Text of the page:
SB 827 removes many of these density and height restrictions for any areas around “major” transit routes, allowing for buildings up to 45 feet around the suburban areas of San Francisco and 85 near large streets with frequent bus routes.
Tech leadership alone won’t get the bill through California’s legislature. California Governor Brown had similar support on a housing proposal to accelerate building through local approval boards, but was ultimately defeated due in no small part to labor unions who were not happy with how Brown’s bill guaranteed wages for construction workers
By Forbes

Informal sector as critical growth factor

Like the Biblical rejected stone, the informal sector of the Nigerian economy has become the head of the corner for economic growth. This is a sector that, before now, was not reckoned with as a growth index.

But all in a jiffy, both the housing sector and the mortgage system have woken from sleep discovered that this sector could be leveraged for growth. The pension fund is also in this league, though in relation to both mortgage and housing.

There is an on-going debate on the possibility of including the informal sector with its estimated N81.048 trillion annual income in a new housing fund that could be created and added to the existing Pension Commission’s (PenCom) multi-fund structure with the aim of narrowing down housing affordability gap.

This however has to happen alongside lowering of mortgage interest rate to single digit of 8- 9 percent, down from the current 22 – 25 percent commercial rate which operators charge on mortgage loans. The argument flows on the assumption that the inclusion of the informal sector operators who constitute 67.54 million of Nigeria’s 81.15 million workforce in the contributory pension scheme will lead to increased housing affordability.

In the same vein, as economic activities continue to shrink leading to loss of jobs, salary cuts and significant drop in personal income, most of the primary mortgage banks (PMBs), which are struggling with hash operating environment and rising non-performing loans (NPL), are looking to the informal sector to sustain their operations and also stimulate growth in that sector.

Low capital base coupled with the prevailing economic conditions have so impacted the operations of these banks that a good number of them are unable to meet their contractual and statutory obligations to their clients and regulators respectively.

The Nigeria Deposit Insurance Commission (NDIC), one of the regulators of the sector, was quoted as saying that the inability of as many as 15 PMBs to pay their insurance premium as at December 2016 was an unfortunate situation that put the customers at risk. “The loans and advances extended by these PMBs declined significantly by 31.87 percent to N168.96 billion in 2015”, the commission added, pointing out that 14 out of 42 PMBs failed to render returns to it while unpaid premium from nine PMBs amounted to N238.30 million the same year.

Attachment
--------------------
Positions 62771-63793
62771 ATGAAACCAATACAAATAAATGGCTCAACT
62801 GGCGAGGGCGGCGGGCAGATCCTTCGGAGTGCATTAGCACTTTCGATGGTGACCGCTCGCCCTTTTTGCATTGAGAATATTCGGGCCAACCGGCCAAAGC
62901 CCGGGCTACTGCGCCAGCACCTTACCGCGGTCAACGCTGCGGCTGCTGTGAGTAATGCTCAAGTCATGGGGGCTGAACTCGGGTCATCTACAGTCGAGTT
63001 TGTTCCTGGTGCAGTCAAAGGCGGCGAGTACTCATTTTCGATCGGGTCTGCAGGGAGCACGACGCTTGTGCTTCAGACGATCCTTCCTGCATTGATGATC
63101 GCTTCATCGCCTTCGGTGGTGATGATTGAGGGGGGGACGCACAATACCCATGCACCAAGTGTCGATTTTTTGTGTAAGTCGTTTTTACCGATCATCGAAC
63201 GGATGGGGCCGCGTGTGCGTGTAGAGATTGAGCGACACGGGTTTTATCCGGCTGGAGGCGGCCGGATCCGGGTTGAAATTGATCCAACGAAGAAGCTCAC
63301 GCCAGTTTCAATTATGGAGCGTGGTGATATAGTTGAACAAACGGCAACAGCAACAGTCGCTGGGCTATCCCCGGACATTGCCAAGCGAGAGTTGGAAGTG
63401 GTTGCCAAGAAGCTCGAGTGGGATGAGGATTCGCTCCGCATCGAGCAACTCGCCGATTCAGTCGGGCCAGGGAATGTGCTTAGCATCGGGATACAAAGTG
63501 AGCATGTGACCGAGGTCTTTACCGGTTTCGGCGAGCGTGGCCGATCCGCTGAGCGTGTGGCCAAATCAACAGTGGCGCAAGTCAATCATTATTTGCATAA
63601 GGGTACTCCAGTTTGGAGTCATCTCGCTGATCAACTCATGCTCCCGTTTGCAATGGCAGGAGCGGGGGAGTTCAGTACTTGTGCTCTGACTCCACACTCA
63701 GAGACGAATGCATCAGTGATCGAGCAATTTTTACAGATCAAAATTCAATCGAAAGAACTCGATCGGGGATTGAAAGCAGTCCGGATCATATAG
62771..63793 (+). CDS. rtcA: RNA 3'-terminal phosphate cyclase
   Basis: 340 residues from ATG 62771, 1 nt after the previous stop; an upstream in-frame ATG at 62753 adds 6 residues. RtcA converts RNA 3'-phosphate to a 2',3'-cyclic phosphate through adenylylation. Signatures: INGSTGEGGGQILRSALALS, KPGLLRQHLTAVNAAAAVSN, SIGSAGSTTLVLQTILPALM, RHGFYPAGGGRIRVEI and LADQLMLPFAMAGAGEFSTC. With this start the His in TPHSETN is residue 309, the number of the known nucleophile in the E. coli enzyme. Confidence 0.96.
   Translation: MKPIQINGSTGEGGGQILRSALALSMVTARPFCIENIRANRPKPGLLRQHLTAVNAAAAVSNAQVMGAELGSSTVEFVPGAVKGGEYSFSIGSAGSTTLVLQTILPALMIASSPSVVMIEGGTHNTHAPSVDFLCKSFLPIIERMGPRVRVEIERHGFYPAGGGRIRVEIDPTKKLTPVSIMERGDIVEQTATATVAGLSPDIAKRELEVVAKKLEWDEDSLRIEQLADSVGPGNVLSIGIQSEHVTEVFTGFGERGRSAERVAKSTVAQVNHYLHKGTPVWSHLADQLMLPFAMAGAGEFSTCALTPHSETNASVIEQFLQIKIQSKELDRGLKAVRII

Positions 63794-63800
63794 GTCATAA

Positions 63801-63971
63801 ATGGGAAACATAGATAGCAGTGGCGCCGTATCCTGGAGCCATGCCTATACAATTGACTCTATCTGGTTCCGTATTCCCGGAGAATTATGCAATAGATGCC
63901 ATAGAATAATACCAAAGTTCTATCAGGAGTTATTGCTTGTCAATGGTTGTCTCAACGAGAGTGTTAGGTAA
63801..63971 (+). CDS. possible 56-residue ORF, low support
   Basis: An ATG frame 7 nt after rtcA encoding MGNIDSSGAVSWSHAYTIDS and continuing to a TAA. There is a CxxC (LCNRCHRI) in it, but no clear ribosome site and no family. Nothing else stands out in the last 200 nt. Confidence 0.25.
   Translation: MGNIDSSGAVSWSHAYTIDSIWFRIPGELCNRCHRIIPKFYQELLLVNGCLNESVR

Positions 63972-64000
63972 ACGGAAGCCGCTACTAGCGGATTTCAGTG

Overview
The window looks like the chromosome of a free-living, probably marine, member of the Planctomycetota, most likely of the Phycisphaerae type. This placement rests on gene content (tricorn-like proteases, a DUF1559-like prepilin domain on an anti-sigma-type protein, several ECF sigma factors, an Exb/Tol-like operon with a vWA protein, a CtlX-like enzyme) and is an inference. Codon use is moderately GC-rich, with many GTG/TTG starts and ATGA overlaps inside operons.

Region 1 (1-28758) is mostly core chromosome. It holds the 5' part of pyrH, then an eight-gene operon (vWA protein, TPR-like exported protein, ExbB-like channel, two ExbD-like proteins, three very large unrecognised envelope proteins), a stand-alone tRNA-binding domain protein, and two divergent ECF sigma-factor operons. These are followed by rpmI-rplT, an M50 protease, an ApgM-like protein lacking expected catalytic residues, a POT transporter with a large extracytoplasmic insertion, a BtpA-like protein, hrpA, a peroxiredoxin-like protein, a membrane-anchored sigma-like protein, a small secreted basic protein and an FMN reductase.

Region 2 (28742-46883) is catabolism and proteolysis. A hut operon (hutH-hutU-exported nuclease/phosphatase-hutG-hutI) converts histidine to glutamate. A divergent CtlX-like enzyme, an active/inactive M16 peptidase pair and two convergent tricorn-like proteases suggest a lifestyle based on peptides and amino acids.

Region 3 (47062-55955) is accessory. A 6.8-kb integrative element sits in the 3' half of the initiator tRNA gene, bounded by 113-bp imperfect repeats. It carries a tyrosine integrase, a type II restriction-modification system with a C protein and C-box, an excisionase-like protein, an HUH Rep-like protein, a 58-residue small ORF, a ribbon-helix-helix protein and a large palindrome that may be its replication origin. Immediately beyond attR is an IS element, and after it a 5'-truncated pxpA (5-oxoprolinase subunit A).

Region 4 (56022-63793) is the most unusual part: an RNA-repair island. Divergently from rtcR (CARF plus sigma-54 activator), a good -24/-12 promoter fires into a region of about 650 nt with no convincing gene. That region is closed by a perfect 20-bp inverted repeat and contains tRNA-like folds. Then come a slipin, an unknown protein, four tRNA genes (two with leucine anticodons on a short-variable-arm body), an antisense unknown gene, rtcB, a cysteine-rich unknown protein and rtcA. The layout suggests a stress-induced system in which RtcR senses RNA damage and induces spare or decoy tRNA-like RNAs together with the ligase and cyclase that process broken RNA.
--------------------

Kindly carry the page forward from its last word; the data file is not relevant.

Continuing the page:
The Central Bank of Nigeria (CBN) says that notwithstanding PMBs’ improved performance in the past couple of years, their loans and advances, deposit liabilities and other liabilities decreased by 6.85 percent, 5.25 per cent and 5.89 per cent to N154.46 billion, N115.77 billion and N68.06 billion, respectively, at end-December 2016 from N165.83 billion, N122.18 billion and N72.32 billion at end-June 2016.

But the operators are not resting on their oars. They are building blocks and putting measures in place to engender growth of this fledgling sector in order to increase access and affordability, and by extension, enlarge the clan of homeowners in the country.

Unbundling of mortgage origination process, further reduction in loan origination period, introduction of computerised land titling registration, land title insurance, introduction of uniform underwriting standards (UUS) for informal sector, enactment of foreclosure law, and wider public awareness for the sector are part of the push by the operators for the growth of the sector.

Mortgage is a sub-sector of the economy and the operators are saying that since the larger economy is not doing well and the mortgage sector is not insulated from what is happening in the larger economy, what is happening to them is not unexpected.

“We know what happened to oil price and the foreign exchange market. These have affected everything in the economy. In the case of oil, both the volume and the price went down. All these affected consumer purchasing power. Don’t forget that the balance sheet of the mortgage banks were not strong ab initio”, said, Ayodele Olowookere, CEO, Omoluabi Mortgage Bank Plc.

He stressed that the problems of the mortgage banks revolve around their small capital base and so there isn’t much they can do. “For all the money that I have, unless I raise additional capital, I don’t think I can do 1,000 mortgages. To do mortgages, you need long term funds and that is the only way you can do long term mortgages”, he said.

Udo Okonjo, vice chair/CEO, Fine and Country West Africa, agrees, emphasizing that the real core factor responsible for the slow growth in this sector is that the banks and the mortgage institutions don’t have long term funds; all they have are short term deposits. “The underlying fundamental for mortgage growth is that we have to have saving culture and large financial base because mortgages are long term funds. In an ideal world, you will be talking about 20-25 years mortgages at very low interest rate”, Okonjo added.